Thu July 25, 2013
USU professors research the glass cliff phenomenon
New research from Utah State University shows that inequality amongst top leadership positions goes well beyond appointment.
Two USU professors are currently in the middle of publishing four research articles that look at women and minorities in high ranking positions in the workplace. Christy Glass is an associate professor of sociology at USU, and Allison Cook is an associate professor in the management department in the Huntsman School of Business at Utah State.
The two may come from very different backgrounds, but their research interests converged on the study of women and minorities in the workplace. Many previous studies have asked why this group of people gets stuck near the bottoms of their companies—instead, cook and glass asked the opposite question—
Why do some women and minorities exceed—and what happens to them once they reach the top?
“I think that people know about the glass ceilings, which are the invisible barriers to women and minorities attaining top leadership positions across a number of fields. But we wanted to look at the conditions under which those folks are appointed. Under what conditions are women and minorities appointed to very top leadership positions, and then what happens after they are appointed,” Glass said.
Cook and Glass describe two phenomena in their research: the glass cliff, which is a near relative of the glass ceiling, and the savior effect.
The glass cliff refers to the idea that when women are appointed to high-ranking positions, they are much more likely to be appointed to firms that are struggling or at risk to fail. Though other scholars had proposed the idea in regard to women before, Glass and Cook wanted to see if the cliff was seen in promotions of minorities in the workplace as well.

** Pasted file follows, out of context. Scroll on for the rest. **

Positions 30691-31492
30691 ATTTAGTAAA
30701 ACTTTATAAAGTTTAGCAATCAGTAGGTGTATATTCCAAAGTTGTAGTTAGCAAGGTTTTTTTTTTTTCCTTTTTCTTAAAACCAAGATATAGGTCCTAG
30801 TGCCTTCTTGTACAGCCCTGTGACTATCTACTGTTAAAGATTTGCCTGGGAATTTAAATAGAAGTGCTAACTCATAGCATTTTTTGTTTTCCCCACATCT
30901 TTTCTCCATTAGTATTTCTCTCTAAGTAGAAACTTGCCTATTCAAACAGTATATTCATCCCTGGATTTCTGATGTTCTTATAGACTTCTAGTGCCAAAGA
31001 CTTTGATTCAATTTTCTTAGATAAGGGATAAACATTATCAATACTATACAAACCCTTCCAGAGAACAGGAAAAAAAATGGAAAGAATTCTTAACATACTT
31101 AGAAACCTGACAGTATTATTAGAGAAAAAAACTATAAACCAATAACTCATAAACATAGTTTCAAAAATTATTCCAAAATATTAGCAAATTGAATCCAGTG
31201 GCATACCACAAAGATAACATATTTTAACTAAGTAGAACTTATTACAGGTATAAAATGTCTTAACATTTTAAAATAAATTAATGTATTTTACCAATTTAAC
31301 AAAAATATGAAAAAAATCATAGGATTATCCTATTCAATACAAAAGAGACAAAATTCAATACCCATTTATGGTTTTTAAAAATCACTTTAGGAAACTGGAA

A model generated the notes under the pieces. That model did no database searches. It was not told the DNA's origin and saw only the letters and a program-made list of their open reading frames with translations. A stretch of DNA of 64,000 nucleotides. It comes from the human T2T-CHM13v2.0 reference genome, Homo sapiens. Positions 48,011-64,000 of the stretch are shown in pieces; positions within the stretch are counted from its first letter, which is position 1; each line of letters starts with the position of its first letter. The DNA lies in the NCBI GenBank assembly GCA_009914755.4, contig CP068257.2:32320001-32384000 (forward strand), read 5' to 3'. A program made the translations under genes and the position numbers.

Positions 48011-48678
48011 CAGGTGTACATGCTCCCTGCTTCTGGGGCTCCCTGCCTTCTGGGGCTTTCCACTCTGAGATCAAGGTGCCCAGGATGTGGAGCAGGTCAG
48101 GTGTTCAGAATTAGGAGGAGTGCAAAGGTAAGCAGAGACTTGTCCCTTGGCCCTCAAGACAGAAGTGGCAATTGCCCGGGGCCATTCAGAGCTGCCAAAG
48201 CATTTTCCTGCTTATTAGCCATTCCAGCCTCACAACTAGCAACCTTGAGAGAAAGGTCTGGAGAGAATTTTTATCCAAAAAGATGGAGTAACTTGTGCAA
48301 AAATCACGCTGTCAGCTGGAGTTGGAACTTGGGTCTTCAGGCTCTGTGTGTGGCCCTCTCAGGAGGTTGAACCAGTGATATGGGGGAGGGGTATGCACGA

“First, we wanted to see whether this theory is relevant to racial minorities as well. We wanted to see across different contexts; NCAA and Fortune 500 CEOs,” Glass said. “We wanted to see what happens afterward, because if it’s true that women and minorities are more likely to be appointed to struggling organizations, then it seems probable that their leadership experience will be plagued as well. So we wanted to look not just at their promotion, but their post promotion trajectory. And that’s where Allie and I developed the theory of the ‘savior effect’.”
The savior effect is seen when, after only a short period of time as an organization's leader, women and minority leaders are replaced by a corporate "savior." They’re replaced by a traditional white, male leader who is brought in to save the organization. Even though often that leader was originally appointed during a period of struggle or crisis.
In their research, Glass and Cook compared top non-traditional leaders with white-male leaders. They looked at how well a company was doing at the time of transition and what happened to the CEO and the company after the transition occurred.
“We were able to conclude that women and minorities are more likely to be appointed when there has been weak prior performance either in terms of win/loss records or in terms of the performance of the organization,” Glass said.
Then, the duo tested the savior effect process. They looked at what happens after the non-traditional leader is appointed in terms of performance.